An interview with myself

For the next few weeks, much of my computer-time energy will be channeled into a secret project, the results of which I will share with the world when the time is right. That means I might rerun some old writing. It also means that this evening I’m going to be about as vain as I’ve ever been before and share with you an interview of myself.

I didn’t interview myself, the questions were thought up by someone over in the UK who’s writing an article on the Toynbee tiles. As you’ll read, I answered his questions very loosely, often drifting off-topic or going off on some tangentially related personal story. A note also, if I ignored whole sections of the questions, it was with the knowledge that the Resurrect Dead filmmakers would cover those bases.

Friends and loved ones sometimes don’t understand the fascination I have with these tiles. This is the most comprehensive personal account. It’s that more than vanity that makes me believe that some of you might want to read this. So before I’m misquoted, here’s what I said:


o What is it that fascinates you about the tiles, and how did you first become so interested in them?

My first experiences exploring the city on my own came when I was 12-13 years old, going to school in Philly’s center city. After school, sometimes I’d go down to the video arcade or wander the streets in the surrounding blocks. There were a few tiles right there and I remember being interested in them… wondering what a “toynbee” was. This was in 1993 or so.

Over the next decade, the tiles were omnipresent in the streets of Philly. Back in 2000/2001, I had a girlfriend who refused to sleep over. I’d end up walking her home from 23rd street to her house near 13th at 3 or 4 in the morning.

Walking home alone I’d get a real sense of Philly’s early, early morning seediness. There’s a stillness. When everything is quiet you can sense the underlying feeling of this city. It’s very dense and it’s very quiet… difficult to describe. Mostly the streets are dead empty, but the people that are out are the rawest and the most uniquely Philadelphian. You meet the strangest people at 4 in the morning. The tiler was one of these people. I also remember changing my walks to take me by the then disappearing tiles. This is when the research end of my fascination began. It started and stopped a few times over the years, but really kicked in Spring of 2005.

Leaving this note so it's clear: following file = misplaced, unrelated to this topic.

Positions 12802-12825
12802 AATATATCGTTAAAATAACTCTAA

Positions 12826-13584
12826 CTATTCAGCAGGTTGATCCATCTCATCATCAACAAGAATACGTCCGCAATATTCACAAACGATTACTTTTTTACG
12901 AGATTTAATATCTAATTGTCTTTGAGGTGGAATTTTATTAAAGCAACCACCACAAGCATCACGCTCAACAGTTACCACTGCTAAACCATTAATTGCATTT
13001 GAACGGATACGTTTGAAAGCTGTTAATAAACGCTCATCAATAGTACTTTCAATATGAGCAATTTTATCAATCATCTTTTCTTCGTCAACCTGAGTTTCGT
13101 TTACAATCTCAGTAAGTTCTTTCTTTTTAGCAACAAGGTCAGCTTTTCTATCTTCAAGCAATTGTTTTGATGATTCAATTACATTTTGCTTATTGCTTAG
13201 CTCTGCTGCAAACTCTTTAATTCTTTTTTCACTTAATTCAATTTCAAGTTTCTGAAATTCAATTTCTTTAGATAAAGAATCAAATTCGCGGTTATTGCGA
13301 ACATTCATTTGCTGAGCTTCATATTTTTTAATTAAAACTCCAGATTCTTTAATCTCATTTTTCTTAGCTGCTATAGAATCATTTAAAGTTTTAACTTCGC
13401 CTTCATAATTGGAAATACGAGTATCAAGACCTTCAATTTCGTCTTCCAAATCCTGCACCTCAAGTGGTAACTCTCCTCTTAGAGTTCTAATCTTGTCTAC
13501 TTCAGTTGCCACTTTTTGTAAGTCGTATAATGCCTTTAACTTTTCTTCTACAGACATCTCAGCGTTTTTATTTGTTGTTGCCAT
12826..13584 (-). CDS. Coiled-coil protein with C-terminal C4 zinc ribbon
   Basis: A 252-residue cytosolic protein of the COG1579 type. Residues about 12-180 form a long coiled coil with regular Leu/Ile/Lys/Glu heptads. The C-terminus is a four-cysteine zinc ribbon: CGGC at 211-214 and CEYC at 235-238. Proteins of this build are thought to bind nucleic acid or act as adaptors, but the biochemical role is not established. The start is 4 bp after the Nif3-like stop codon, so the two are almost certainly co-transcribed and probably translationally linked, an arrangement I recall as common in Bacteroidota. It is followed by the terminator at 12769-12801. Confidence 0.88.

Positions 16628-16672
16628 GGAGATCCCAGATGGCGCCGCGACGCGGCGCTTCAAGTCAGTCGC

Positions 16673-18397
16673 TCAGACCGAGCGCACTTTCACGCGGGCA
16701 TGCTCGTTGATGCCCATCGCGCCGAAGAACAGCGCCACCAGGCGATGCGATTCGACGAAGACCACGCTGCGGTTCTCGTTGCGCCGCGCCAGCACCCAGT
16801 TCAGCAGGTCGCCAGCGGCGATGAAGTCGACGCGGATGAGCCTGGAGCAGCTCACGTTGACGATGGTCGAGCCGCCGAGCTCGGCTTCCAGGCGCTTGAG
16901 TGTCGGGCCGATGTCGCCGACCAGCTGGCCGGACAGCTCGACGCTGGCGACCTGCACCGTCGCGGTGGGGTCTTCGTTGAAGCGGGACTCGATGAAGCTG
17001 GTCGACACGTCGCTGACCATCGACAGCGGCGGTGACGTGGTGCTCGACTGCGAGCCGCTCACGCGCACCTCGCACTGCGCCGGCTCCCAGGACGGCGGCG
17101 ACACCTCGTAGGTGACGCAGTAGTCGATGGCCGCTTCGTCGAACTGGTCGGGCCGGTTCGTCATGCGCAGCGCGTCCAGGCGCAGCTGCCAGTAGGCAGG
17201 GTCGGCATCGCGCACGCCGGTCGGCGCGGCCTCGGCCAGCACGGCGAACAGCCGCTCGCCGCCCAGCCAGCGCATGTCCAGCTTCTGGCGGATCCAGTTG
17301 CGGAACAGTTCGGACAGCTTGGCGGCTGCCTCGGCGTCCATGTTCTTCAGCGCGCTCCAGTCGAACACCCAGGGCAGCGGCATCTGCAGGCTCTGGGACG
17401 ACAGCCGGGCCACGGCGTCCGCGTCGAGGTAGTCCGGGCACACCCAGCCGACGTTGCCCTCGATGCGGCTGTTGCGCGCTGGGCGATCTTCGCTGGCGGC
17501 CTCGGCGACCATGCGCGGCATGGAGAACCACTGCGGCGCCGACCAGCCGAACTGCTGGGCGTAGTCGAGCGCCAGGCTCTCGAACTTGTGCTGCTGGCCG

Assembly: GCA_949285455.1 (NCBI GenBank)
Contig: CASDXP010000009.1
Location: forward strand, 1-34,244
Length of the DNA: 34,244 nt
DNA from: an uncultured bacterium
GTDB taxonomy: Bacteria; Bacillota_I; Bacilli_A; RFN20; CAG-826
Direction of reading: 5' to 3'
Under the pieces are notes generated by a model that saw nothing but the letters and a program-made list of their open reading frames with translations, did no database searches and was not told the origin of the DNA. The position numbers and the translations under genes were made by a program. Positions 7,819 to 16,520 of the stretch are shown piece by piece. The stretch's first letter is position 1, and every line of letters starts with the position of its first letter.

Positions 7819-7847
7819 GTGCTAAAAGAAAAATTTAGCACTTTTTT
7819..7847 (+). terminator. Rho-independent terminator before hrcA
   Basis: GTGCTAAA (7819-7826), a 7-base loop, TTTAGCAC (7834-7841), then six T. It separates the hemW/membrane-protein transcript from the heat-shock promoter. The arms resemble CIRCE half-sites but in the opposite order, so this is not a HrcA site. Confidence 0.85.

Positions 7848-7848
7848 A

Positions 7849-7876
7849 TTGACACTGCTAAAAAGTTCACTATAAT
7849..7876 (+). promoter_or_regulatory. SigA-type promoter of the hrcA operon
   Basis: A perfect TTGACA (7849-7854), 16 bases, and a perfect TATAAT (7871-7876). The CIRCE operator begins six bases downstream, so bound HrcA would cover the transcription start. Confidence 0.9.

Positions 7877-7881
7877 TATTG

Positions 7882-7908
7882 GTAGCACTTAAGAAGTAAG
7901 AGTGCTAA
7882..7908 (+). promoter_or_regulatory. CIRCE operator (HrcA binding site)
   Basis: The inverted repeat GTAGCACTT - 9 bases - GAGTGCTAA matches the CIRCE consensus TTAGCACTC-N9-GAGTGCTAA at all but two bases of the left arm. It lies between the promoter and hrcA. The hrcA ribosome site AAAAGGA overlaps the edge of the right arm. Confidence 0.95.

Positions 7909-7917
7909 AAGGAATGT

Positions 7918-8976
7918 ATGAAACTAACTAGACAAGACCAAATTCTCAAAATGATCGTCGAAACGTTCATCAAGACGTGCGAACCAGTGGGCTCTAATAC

o Which is most important to you, the message on the tiles, or the ‘whodunit’ mystery surrounding them?

These questions are inextricably linked. The mystery of it drove my will to research, but the research itself was far more fascinating than most things that I’ve studied. This is coming from someone who enjoys the whole research process. I majored in history at the University of Penn. I’ve spent plenty of hours locked in libraries, poring over old documents. Researching the tiles, their maker and its message has been full of coincidence so ripe that it’s sometimes difficult to believe. At this point, most of the physical facts, who, what, when, where, why and how have been answered. The answers aren’t necessarily magical, but the process that led us to those answers sort of was. Dead leads ended up bearing fruit for completely unrelated and bizarrely coincidental reasons.

o The names James Morasco, ‘Railroad Joe’ and playwright David Mamet often crop up in theories about the originator of the tile. Are you all convinced that neither of these men were the original tiler? Do you know if they were indeed involved in some way?


o How certain are you that the newer tiles are the work of a copycat? Is it reasonable to wonder whether the new tiles are being laid by an ‘apprentice’ of the original tiler?

This is the biggest remaining question. I’m split between the firm belief that they are copycats, but I almost as firmly believe that they aren’t. It’s split almost down the middle. Here’s for the belief that they are:

They’re made of a different material and are stylistically inferior. They show far less skill and craftsmanship.

The font is completely different.